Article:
Accounting has often been called the language of business and it is invaluable in managing the day-to-day financial costs, inputs, outputs, and outcomes associated with business activity. However, as companies start to understand the impact that non-financial drivers ranging from manufacturing outputs to headcount to service transactions to asset utilization rates affect the health of the business, executives have had to broaden the scope of considerations needed to track the health of the company.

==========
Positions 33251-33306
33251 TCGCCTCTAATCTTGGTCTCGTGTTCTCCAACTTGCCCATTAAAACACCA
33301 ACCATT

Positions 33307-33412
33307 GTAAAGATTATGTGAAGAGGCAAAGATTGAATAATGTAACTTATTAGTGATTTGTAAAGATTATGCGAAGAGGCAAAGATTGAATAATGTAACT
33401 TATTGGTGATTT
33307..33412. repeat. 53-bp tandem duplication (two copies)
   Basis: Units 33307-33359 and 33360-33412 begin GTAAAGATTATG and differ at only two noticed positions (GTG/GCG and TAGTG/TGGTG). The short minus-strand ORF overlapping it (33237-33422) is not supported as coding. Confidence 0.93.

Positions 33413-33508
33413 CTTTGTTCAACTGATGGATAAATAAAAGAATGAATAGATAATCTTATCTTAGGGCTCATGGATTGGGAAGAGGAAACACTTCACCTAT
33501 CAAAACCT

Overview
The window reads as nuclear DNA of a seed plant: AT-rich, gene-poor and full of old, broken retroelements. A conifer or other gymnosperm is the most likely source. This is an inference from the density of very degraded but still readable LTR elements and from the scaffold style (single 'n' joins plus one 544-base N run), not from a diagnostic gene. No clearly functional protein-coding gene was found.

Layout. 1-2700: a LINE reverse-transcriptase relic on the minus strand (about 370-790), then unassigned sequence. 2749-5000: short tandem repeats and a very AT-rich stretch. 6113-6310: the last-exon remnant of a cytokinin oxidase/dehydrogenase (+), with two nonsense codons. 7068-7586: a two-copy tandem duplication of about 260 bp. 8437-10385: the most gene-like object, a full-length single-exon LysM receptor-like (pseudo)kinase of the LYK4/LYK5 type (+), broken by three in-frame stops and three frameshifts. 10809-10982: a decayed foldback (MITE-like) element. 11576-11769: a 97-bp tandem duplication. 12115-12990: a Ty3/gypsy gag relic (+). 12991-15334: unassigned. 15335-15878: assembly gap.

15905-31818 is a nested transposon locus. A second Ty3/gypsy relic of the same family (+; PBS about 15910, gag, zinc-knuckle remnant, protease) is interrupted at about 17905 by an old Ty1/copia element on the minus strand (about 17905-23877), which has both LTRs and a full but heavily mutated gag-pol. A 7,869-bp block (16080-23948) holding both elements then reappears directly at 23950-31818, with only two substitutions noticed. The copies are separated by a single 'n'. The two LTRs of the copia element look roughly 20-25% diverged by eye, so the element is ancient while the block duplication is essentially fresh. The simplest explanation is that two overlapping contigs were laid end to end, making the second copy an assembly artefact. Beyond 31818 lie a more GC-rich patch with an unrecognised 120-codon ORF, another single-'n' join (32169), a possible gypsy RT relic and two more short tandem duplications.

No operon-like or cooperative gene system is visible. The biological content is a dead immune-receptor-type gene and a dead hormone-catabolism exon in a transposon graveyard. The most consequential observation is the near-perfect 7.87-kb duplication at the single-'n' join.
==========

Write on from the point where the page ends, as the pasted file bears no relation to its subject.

As they have done so, businesses have had to shift even their financial departments to focus not just on dollars and cents, but to production units, employees, transactions, uptime, turnover, and loyalty. In doing so, the language of business has started to shift from accounting to a new paradigm of data.
Today, data is the language of business.